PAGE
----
A hollow victory
Latest development in land acquisition law saga at the SC fortifies the troubling precedent of the judiciary airing out its internal rifts in public
Whistleblower judges Jasti Chelameswar and colleague Kurian Joseph, who had raised an alarm over a so-called 'preferred bench' overruling their verdict in a land acquisition case on the ground that it had been issued without 'due regard to law' now have the last laugh, with a new bench hearing a similar case going back to the line upheld by the 'mutiny' judges.
In a 2014 case involving Pune Municipal Corporation relating to the Land Acquisition Act, a three-judge bench led by then Chief Justice of India RM Lodha, including Justice Kurian Joseph, one of the revolting foursome led by Justice Chelameswar, issued a 2:1 majority verdict that a land acquisition would be deemed to have lapsed if compensation for the acquired land had not been paid to the landowner or deposited with a competent court and retained in the treasury.
But in a verdict issued in February 2018, a three-judge bench led by Justice Arun Mishra, one of the so-called 'preferred' benchers, overturned the 2014 judgment saying it had been pronounced without due regard to law and ruled that the Central government had authority over an acquired land even if the compensation was not paid.
Coming in the wake of the unprecedented press conference by four judges led by Chelameswar, the judgment had attracted much attention, especially since the new verdict broke the convention that Supreme Court benches of the same numerical strength cannot overrule each other's judgments. In case of any difference, it can only be referred to a bench of larger strength.
Anguished by the development, a three-member bench headed by whistleblower Judge Madan B Lokur, which included Justice Kurian, criticised Justice Mishra's bench for 'tinkering with judicial discipline'. Justice Kurian went to the extent of saying in the open court that such action would eventually cost the judicial institution. He emphasised that the correctness of a judgment can be doubted but a bench of similar strength cannot hold a judgment rendered by another bench as wrong.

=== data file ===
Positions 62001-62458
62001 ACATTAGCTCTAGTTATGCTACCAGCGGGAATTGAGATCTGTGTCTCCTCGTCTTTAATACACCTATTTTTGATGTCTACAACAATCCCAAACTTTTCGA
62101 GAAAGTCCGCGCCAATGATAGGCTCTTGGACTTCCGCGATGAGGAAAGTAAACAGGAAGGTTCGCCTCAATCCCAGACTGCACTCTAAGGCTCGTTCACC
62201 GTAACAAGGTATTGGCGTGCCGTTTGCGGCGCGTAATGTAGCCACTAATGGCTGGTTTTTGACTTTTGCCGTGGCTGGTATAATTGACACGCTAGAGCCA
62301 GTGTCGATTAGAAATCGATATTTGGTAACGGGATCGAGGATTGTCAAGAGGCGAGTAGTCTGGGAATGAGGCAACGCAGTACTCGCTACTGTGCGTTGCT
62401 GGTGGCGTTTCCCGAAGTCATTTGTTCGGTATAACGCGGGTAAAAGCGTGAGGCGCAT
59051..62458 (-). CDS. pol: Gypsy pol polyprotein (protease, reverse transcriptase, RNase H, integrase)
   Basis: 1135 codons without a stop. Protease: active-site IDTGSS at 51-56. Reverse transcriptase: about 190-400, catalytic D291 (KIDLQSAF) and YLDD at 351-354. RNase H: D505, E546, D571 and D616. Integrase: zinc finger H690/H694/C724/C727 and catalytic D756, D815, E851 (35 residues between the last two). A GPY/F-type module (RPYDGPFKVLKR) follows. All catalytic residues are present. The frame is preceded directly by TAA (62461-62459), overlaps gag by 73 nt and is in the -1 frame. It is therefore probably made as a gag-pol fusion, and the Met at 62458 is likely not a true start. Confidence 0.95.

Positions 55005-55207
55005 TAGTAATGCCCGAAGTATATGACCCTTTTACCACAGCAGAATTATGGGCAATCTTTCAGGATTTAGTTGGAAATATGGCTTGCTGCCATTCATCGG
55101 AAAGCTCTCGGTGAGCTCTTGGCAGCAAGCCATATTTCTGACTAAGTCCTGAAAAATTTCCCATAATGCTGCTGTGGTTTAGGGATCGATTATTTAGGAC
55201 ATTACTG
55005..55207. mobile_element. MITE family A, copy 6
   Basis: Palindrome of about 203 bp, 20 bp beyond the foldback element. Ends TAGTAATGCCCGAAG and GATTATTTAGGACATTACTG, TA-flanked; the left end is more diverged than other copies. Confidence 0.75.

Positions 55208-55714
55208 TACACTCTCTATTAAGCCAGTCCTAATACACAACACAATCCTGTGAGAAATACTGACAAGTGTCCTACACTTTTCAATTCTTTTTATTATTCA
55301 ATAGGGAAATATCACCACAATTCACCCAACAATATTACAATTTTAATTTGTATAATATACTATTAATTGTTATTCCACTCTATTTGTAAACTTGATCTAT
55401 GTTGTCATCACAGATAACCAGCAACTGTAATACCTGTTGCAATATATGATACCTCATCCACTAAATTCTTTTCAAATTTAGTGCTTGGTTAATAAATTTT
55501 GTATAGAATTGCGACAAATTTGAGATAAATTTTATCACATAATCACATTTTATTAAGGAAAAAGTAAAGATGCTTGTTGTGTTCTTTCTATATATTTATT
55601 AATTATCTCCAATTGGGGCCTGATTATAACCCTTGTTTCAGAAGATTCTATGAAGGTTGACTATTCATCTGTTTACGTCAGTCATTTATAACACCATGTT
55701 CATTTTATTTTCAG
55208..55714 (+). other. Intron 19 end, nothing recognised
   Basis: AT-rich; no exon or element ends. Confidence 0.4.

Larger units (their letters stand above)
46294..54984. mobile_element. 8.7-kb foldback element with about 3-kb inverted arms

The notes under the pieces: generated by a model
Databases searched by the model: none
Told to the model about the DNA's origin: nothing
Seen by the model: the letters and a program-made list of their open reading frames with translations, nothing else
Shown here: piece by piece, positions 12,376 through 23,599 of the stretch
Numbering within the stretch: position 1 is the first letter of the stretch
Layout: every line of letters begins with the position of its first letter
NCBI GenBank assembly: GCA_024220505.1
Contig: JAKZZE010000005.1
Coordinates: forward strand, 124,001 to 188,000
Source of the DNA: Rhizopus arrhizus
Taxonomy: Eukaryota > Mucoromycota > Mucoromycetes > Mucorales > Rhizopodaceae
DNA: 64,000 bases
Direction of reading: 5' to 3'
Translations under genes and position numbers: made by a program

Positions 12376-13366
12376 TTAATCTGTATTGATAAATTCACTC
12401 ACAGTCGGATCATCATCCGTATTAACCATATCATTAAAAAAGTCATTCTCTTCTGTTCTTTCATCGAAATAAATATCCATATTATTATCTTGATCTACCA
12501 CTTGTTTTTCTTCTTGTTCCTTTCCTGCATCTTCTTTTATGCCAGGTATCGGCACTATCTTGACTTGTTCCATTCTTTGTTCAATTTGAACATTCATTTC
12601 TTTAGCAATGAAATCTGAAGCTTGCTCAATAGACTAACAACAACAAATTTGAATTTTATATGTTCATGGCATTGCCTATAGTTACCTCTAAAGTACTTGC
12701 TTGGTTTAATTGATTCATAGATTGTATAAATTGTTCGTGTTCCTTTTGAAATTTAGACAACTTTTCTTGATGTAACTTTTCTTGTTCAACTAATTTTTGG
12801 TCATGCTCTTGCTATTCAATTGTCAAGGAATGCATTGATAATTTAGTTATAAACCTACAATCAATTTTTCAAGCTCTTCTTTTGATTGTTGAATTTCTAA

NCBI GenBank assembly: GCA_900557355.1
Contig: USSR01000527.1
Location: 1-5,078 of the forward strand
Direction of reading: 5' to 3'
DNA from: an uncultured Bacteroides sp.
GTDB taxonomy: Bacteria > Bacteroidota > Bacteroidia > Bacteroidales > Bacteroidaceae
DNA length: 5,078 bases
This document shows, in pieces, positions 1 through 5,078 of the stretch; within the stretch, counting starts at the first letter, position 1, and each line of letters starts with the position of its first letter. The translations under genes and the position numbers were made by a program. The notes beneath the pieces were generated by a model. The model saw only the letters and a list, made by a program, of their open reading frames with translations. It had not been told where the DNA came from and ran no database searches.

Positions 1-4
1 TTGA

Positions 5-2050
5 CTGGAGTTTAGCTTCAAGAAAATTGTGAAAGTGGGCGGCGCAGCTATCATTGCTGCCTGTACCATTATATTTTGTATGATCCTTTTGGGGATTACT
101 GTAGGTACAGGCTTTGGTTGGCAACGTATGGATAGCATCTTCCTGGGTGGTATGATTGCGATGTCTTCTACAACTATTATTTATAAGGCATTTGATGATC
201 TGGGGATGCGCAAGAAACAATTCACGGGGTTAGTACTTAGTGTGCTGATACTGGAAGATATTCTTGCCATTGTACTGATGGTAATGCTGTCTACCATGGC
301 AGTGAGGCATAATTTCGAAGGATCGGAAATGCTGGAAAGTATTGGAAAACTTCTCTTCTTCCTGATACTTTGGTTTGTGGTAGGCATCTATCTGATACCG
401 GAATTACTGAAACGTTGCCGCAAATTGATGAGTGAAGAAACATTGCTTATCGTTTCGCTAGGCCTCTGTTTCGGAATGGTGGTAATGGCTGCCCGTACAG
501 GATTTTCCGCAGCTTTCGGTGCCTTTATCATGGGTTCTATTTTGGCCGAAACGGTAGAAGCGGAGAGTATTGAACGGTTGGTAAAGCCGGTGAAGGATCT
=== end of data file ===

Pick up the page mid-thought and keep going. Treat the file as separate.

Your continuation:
The 2014 judgment was considered the settled law on land acquisition compensation until Justice Mishra's judgment overturned it. The judgment had, in fact, opened a Pandora's Box. It held that a landowner's refusal to accept compensation would not make the acquisition void. There was only a requirement to tender the compensation to fulfil the obligation of payment, it said.
In the latest twist, a new Supreme Court bench comprising Justices Sanjay Kishan Kaul and K M Joseph has ruled that the process of land acquisition would be flawed in the absence of actual receipt of compensation, noting that even though the right to property is no more Fundamental Right, it still remains a Constitutional Right.
The case relates to the acquisition by Sikkim's Agriculture Department of a plot measuring 8.36 acres in Dundung Block, Sang in East Sikkim for the purpose of building the Progeny Orchard Regional Centre. The land was recorded in two names: 1.29 acres in the name of the Maharaja of Sikkim and 7.07 acres in the name of Man Bahadur Basnett, father of the original appellant. Basnett's land was the subject matter of dispute.
The court said that the burden was on the state to prove that the process as envisaged under the relevant Act was followed and cited ample primary and secondary evidence on non-compensation. It observed that the Government had failed to establish the acquisition of land in accordance with the law. Emphasising on following the due process of land acquisition, the court asserted that even though rights in land are no more a Fundamental Right, still it remains a Constitutional Right under Article 300A of the Constitution of India.
The controversy over the judgments by Justices Lokur and Mishra had erupted at a time when concerns had been reignited about judicial decisions being marred by bias, bench preferences, lack of transparency, and all those issues raised at the famous, or rather infamous, press conference by the four senior judges. When judges spar in the open on issues other than judicial prudence and propriety, it indicates a deep-seated malady in the system, which has been plaguing our judiciary for some time.
Views expressed are strictly personal
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